Police: NM man in church stabbing vandalized lodge

Associated Press
A sign and flowers are left by a parishioner at the St. Jude Thaddeus Catholic Church in Albuquerque Monday, April 29, 2013, a day after a man stabbed several churchgoers Sunday as Mass was ending. Police say four parishioners were injured, including church choir director Adam Alvarez, but none have life-threatening injuries. Lawrence Capener, 24, is charged with three counts with aggravated battery and is being held on $75,000 bail.  (AP Photo/Russell Contreras)

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ALBUQUERQUE, N.M. (AP) — A man charged with stabbing three people at an Albuquerque Catholic church because he thought a choir leader was a Mason vandalized a Masonic lodge hours before his attack, police said.

Lawrence Capener, 24, told police that he tagged the Sandoval No. 76 Masonic Lodge in Rio Rancho with spray paint on Sunday, authorities said. Police later found red and blue spray paint on signs, outside walls and a door. Investigators said he also left the message, "I hope you guess who I am."

Capener is accused of attacking a choir leader at St. Jude Thaddeus Catholic Church at the end of Sunday Mass services. At least two others were stabbed in the attack when they tried to stop Capener.

According to a criminal complaint, Capener vaulted over pews and lashed out at choir director Adam Alvarez, who had his back toward him.

The complaint said church flutist Gerald Madrid saw Alvarez being attacked and attempted to "bear hug" Capener to try to stop him. Madrid was then stabbed five times in his back by Capener, authorities said.

Capener later told police that he was "99 percent sure Alvarez was a mason" and that he thought Alvarez was involved in a conspiracy.

Masons are a fraternal group involved in charity and other community activities, but many of their rituals and symbols are secret.

Police said when Capener was arrested Sunday, he still had spray paint on his hands and believe it was likely from the lodge attack.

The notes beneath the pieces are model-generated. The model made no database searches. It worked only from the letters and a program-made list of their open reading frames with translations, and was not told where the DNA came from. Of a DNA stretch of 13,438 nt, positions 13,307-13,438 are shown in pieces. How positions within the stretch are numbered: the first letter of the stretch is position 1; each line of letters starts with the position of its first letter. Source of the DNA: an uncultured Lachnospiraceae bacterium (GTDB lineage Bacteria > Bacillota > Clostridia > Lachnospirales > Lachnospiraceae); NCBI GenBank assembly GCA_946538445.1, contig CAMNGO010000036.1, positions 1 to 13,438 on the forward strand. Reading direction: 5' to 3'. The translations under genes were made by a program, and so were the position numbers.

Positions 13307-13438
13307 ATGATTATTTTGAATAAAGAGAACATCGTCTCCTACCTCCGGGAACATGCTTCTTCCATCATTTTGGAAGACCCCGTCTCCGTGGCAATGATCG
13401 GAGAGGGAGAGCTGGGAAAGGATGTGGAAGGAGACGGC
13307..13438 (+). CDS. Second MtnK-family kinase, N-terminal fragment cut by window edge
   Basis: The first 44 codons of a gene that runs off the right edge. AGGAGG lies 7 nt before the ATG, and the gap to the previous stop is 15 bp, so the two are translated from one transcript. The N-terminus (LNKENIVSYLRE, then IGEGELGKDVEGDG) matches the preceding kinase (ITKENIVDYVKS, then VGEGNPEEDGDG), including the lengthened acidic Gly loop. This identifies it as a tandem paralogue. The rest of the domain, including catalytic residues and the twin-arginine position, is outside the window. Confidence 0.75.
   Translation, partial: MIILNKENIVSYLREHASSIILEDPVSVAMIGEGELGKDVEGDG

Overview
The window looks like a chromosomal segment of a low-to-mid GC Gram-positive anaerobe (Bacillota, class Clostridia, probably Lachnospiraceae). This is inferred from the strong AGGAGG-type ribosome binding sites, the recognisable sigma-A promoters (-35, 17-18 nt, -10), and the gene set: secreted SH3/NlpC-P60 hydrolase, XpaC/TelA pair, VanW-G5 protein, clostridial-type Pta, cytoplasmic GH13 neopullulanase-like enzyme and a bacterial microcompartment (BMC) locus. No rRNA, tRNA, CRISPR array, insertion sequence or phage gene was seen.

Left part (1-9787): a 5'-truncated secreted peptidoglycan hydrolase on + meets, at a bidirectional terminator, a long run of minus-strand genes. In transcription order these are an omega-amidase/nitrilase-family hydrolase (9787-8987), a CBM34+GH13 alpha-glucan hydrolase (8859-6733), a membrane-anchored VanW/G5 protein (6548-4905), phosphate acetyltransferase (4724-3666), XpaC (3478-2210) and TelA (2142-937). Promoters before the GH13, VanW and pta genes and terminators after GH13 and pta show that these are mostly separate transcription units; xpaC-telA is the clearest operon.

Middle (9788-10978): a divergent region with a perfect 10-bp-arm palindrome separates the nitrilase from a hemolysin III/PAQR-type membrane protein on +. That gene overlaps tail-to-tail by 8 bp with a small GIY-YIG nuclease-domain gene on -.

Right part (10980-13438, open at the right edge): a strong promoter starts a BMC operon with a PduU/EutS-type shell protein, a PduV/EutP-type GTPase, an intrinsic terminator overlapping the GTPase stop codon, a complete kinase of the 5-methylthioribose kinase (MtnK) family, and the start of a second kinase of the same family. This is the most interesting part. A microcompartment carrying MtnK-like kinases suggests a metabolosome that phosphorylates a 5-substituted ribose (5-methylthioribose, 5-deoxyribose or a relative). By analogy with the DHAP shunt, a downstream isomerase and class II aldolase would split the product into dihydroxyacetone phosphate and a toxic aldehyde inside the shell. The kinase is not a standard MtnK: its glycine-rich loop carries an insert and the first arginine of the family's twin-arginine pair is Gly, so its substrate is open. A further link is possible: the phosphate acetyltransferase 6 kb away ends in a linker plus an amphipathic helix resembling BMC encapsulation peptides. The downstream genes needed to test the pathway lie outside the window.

He is charged with aggravated battery and is being held on $250,000 bail. No attorney is listed for Capener.

The attack on the Albuquerque Westside church remained a mystery with members of St. Jude Thaddeus Catholic Church who said they rarely saw Capener attend services but were aware that his mother is active in the church.

"I never see him that much," said Spanish choir member Richard Aragon. "We have a big church, but I just don't know much about him."

St. Jude Thaddeus' pastor, the Rev. John Daniel, said he knew Capener had recently graduated from community college and had gotten a job but may have been struggling with mental health issues.

Mercedes Reynolds, a next-door neighbor to Capener and his mother, told KOB-TV that Capener recently quit a job because he wasn't allowed to wear a hat to block the sun. But he had recently gotten a job at Wal-Mart, Reynolds said.

"I just think he's had a lot of pressure and it was just too much for him," Reynolds said. "I think the public needs to stop and think that it might be one of their children that does that and they wouldn't like the bad publicity and people talking about them."

Santa Fe Archbishop Michael J. Sheehan is scheduled to visit St. Jude on Wednesday to preside over a confirmation Mass. It will be Sheehan's first public visit to the church since the stabbing.

Since the attack, church officials say, Daniel begins each Mass with special prayers of healing for the victims and community. Daniel will continue the special prayers through the weekend, officials said.


Follow Russell Contreras on Twitter at http://twitter.com/russcontreras

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